When I decided to move in with my then-boyfriend, Adam, in 2014, we were not on equal financial footing. He earned a lot more as a corporate analyst than I did as a marketer for a nonprofit, and on top of our income disparity, I was moving from a rental into a house he owned. Conditions were ripe for disagreements about money.
At the risk of sounding like a buzzkill, I kept the worst-case scenarios in the back of my mind because I know the topic of shared finances with a partner can be tricky. You might find that one person grows resentful — especially the one with a pitiful bank balance whose partner is swimming in gold coins like Scrooge McDuck.
Plus, what would happen if we broke up? I’d heard the stories: One person gets all the dishes; the other gets the bed. One person stays in the apartment but the other needs to find a new place to crash, fast. Inevitably, someone loses custody of the dog. I wanted to split expenses as fairly as possible, but I also wanted to protect myself in case things didn’t work out.
DECIDING ON A METHOD
Adam and I agreed that it was important to set expectations before we moved in together, so we frequently discussed our soon-to-be-shared finances in the months before the move. At first, I assumed we would share the mortgage payment 50/50. After all, I would be living in the house just as much as he would. But Adam proposed an alternative: Instead of paying half, I should only pay 35 percent. That number sounded great to me — I'd happily take a discount on my rent! — but it came with a mathematical justification.
Why 35 percent? If you took the sum of both our salaries, I was earning about 35 percent of the whole pie, and he was earning 65 percent. If we evenly split the mortgage, it would leave him with a disproportionally high amount of disposable income, while I would spend a higher proportion of my paycheck on rent, leaving me with less cash to save or spend.
Plus, he reasoned, why would he want a new stream of disposable income every month if it meant I’d have to scrape by? By splitting bills proportionally, we could both buy new clothes, go on vacations or save up for other big, non-shared expenses. So I paid 35 percent of the mortgage, 35 percent of the electric bill, 35 percent of the groceries and 35 percent of every other shared expense. Our prorated bill-splitting carried over into our social lives, too. If we both took a Lyft or went out for dinner, we split it 35/65 (unless it was a date — then we would gift each other).
We also talked about other types of expenses. Major home improvements and structural upgrades were his responsibility — projects like a bathroom remodel or buying replacement windows. When he bought a new couch, I didn’t pitch in, because if we broke up, the couch would be his (plus, there’s no good way to split a sofa in half). Any decorative touches I wanted would come out of my pocket. I felt safe in our system, and we were comfortable enough with each other to acknowledge that no relationship comes with a guarantee of happily ever after. We certainly hoped we'd never break up, but we weren't naive.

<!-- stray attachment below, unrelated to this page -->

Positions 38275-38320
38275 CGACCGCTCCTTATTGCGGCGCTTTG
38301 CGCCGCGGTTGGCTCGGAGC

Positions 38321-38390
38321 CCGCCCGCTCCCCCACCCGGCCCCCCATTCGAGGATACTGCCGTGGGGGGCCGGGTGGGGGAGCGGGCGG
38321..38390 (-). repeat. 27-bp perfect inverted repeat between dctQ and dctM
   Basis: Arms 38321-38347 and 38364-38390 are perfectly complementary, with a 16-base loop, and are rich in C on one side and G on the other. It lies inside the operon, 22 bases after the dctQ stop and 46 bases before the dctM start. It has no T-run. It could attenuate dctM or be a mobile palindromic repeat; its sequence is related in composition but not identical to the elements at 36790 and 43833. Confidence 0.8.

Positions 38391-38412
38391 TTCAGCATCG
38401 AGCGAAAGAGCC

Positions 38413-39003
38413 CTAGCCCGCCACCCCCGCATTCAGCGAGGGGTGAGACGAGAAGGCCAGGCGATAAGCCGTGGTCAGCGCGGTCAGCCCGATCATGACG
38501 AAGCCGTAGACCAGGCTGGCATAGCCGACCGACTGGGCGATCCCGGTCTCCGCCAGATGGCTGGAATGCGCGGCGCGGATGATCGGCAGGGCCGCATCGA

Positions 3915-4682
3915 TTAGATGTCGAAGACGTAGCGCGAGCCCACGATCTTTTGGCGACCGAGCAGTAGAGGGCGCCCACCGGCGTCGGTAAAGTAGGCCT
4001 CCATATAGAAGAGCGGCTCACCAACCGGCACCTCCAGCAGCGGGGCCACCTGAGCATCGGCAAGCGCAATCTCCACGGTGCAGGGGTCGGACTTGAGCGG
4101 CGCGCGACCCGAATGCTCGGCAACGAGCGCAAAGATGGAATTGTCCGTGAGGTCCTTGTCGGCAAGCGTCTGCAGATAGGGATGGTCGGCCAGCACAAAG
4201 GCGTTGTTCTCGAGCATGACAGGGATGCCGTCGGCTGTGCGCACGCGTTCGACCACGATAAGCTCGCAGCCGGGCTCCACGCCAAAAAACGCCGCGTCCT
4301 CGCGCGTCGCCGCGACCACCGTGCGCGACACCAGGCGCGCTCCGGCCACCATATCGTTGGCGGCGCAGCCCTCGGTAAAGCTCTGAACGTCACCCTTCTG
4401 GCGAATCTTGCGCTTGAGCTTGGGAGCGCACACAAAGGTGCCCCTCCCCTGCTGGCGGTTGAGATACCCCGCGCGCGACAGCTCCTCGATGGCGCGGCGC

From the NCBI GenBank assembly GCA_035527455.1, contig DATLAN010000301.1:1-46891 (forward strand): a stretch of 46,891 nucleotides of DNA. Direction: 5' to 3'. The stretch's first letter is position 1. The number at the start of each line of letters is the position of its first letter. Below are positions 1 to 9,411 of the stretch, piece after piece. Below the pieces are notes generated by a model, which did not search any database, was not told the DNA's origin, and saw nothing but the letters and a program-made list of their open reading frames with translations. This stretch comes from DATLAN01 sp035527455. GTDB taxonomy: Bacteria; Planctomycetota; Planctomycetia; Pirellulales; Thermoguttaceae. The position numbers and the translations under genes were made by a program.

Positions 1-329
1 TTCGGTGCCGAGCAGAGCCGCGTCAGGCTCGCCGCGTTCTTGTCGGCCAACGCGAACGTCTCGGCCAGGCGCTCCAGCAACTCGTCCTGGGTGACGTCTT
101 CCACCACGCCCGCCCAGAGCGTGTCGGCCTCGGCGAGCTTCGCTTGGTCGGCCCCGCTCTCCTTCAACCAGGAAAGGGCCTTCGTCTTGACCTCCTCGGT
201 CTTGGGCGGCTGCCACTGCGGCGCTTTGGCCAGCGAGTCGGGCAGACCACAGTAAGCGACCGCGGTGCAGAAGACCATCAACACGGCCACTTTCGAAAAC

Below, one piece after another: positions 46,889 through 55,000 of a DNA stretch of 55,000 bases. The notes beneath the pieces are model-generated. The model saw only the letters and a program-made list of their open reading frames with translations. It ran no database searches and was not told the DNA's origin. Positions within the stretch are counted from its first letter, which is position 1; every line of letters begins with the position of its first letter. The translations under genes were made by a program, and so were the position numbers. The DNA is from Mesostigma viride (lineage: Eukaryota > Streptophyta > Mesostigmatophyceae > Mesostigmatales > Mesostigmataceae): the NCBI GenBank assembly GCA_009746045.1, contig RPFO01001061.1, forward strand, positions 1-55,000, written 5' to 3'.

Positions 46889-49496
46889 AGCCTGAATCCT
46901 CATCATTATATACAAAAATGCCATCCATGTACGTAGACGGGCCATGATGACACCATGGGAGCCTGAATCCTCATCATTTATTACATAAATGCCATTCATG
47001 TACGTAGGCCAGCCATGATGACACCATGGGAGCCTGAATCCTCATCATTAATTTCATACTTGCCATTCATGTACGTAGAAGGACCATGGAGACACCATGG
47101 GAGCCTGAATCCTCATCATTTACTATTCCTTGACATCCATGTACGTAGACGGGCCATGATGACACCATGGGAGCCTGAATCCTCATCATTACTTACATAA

“I wanted to split expenses as fairly as possible, but I also wanted to protect myself in case things didn’t work out.”
WORKING IT OUT TOGETHER
There was one downside to our method: bookkeeping. We spent a fair amount of time updating a Google spreadsheet, logging the amount whenever someone paid a utility bill or bought groceries. At the end of the month, one of us had usually contributed more of our total expenses than our prorated percentage, so we would have to square up before starting fresh the next month.
This data entry could be cumbersome, and sometimes I’d have to nudge Adam after he went weeks without updating his expenses or when he owed me for a lopsided month. Still, we felt it was easier to reconcile our books once a month than it was to split every bill in real time. Although it required some legwork (and a calculator), the time was well worth it. It helped us avoid awkwardness and resentment, and it got us talking honestly about money in the early stages of our relationship.
Those conversations gave us a foundation that became especially important after we got married. Although we could have continued with the prorated method, we live in a community property state, which means that as spouses we both equally "own" our earnings, so it made sense to combine our money. But that doesn’t mean we’ve stopped discussing our finances. Instead of talking about how we’re going to split the bills, we're now figuring out the best way to pay for renovations on our fixer-upper and save for retirement.
The way we chose to approach our finances as a couple may not sound romantic. But for us, it was the most egalitarian solution — and it started us off on the right foot when it came to our money. What’s not to love about that?